We need three (3) Planets !

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Remember the lecture by Mr. Wolfgang Pekny, Footprint-Consult eU, at the meeting of CSD, October 8, 2013? He  warned that the generation of our children has a poorer prospect for the future than their parents: the scarcity of resources, climate change, hunger, financial crises, and refugee crisis are symptoms of the same phenomenon: the planet Earth has become too small for the economies and lifestyles of the “Global Consumer Class”. A good measure (but heavily criticized) is the “ecological footprint”: According to this we currently need three (3) planets! For more information:

German: http://www.footprint.at/index.php?id=6761

English: http://www.footprintnetwork.org/en/index.php/GFN/

Roland Leithenmayr

Listen to current meetings via Skype

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It is now possible to use Skype to listen to UNOV/UNODC, UNIDO and CTBTO conferences held at the Vienna International Centre (VIC) for free from anywhere in the world.

Learn more about it: UNOV United Nations Office at Vienna  – http://www.unvienna.org/unov/en/conferences.html

 

International Anti-Corruption Academy in Vienna/Austria (IACA)

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“Corruption is one of the biggest impediments to the world’s efforts to reach the Millenium Development Goals.Corruption steals elections. It undermines the rule of law. It can jeopardize security. And the vulnerable suffer first and worst. “

A complex issue like corruption linked to organized crime, cannot be adequately addressed with traditional methods alone: IACA  the International Anti-Corruption Academy in Vienna/Austria, – the first of its kind -, aims to overcome current shortcomings of knowledge and practice in the field of anticorruption. The Academy’s goal is to develop a new generation of top-notch specialist and experts to tackle the issues surrounding corruption.

Learn more about http://www.iaca.int/

Omnibus Survey – Fight against Corruption and Transnational Organized Crime.

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UNODC (United Nations Office on Drugs and Crime) has taken an innovative approach to gather information on the implementation of the United Nations Convention against Transnational Organized Crime and the Protocols to it. UNODC developed an Omnibus Survey Software, which is an efficient, interactive and user-friendly tool that would simplify reporting obligations vis-à-vis the United Nations Convention against Transnational Organized Crime and the Protocols to it and the United Nations Convention against Corruption.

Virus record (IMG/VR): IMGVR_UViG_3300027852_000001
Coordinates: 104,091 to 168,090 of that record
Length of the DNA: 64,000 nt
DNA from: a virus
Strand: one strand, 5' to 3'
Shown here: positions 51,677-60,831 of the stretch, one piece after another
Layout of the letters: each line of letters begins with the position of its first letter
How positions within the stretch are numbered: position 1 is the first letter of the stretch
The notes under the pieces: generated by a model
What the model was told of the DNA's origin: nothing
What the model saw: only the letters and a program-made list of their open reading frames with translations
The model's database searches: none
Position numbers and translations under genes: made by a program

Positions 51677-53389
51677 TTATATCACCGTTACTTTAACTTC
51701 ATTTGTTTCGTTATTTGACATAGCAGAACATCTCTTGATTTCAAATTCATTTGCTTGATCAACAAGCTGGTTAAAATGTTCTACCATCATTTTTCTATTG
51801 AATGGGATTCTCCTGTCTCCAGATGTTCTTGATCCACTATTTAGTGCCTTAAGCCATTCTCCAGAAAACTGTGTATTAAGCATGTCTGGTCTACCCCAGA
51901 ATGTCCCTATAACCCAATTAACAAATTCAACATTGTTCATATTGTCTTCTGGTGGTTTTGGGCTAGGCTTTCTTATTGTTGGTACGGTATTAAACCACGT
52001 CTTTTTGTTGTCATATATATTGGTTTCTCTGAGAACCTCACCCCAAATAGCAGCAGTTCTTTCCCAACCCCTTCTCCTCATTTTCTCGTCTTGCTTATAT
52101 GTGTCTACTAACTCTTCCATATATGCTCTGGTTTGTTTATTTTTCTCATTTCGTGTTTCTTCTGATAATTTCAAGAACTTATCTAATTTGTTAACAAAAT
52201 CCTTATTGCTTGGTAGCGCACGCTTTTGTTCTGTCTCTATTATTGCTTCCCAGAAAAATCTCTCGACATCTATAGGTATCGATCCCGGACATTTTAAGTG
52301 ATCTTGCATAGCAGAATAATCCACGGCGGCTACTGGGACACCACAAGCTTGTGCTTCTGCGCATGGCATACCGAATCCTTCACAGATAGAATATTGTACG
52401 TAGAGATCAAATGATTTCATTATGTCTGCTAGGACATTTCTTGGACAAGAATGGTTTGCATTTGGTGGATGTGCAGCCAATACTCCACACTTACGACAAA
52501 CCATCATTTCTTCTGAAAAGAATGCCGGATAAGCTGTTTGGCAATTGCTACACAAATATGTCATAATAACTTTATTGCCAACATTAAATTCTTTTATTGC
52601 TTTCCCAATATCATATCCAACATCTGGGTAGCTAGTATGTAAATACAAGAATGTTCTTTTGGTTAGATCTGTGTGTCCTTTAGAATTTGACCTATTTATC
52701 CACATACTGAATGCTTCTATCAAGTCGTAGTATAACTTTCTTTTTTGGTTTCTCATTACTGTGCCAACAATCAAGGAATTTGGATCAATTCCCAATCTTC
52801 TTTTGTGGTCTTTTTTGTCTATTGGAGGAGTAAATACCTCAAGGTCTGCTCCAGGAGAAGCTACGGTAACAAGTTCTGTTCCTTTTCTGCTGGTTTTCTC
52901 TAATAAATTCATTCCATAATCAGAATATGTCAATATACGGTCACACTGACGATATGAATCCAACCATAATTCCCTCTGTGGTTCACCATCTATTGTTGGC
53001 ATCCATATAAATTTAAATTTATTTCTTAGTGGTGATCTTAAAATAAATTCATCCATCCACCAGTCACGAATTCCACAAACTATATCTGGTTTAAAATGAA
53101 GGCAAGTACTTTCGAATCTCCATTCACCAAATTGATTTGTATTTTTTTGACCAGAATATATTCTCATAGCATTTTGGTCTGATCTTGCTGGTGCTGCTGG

The software can be downloaded: http://www.unodc.org/unodc/en/treaties/CTOC/omnibus-tool.html

2015 International Year of Soils

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Human Rights: Reducing land degradation and desertification:

The Sekem Initiative (Egypt) received for their contribution combating soil erosion and reclamation of desert soils the “Land for Life Award 2015” of the UNCCD (United Nations Convention to Combat Desertification).The approach of Sekem is based on biological and dynamic farming methods.

http://www.unccd.int/en/Pages/default.aspx

http://www.un.org/en/events/desertificationday/2015/sgmessage.shtml

http://news.sekem.com/en/sekem-wins-land-for-life-award-2015

Another important contribution to this topic is the scientists and practical afford (Erna Smidt, Johannes Tintner) of the “Platform for the Humus Research” of BOKU (Universität für Bodenkultur Wien). The approach is based on the thematic cycle: humus – humic substances – soil fertility – carbon sequestration – climate. BOKU’s project the “BOKU Mobile” has been was awarded by UNESCO to the UN Decade Award “Education for Sustainable Development”.

https://vimeo.com/122856716,

http://www.boku.ac.at/humusplattform/humusbuch/

http://www.boku.ac.at/humusplattform/boku-mobil/

Jadav Payeng, a Mishing tribe environmental activist and forestry worker from Jorhat, India planted and tended trees, – over the course of several decades -, on a sandbar of the river Brahmapitra covering now more than 50 hectars.

https://www.youtube.com/watch?v=fuvzoD42-Vw

Summer of Soil, an association of agronomists and ecologists, is concerned about the misuse of soil in agriculture and forestry on all 5 continents. They work closely together with John D. Liu and with Willem Ferwerda of the Commonland Foundation in the Netherlands and created a “centre of excellence” offering research and training attracting people from all over the world both on a practical and scientific level. One of the ambitious projects is in Ayoó de Vidriales, Spain..

http://www.commonland.com/

http://operationco2.com/news/life-news/summer-of-soil-team-visits-ayoo-de-vidriales-341.html

WELTjournal+: Grüne Wüsten – Visionen für die Welttvthek.orf.at

Roland Leithenmayr VfV

Target of Criticism: IMF (International Monetary Fund)

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This is a contribution to the project of CSD (UN Committee on Sustainable Development):

A Healthy Planet for Future Generations, Human Rights, and Sustainable Development

indicates six (6) obstacles to progress positively in the present world economic system: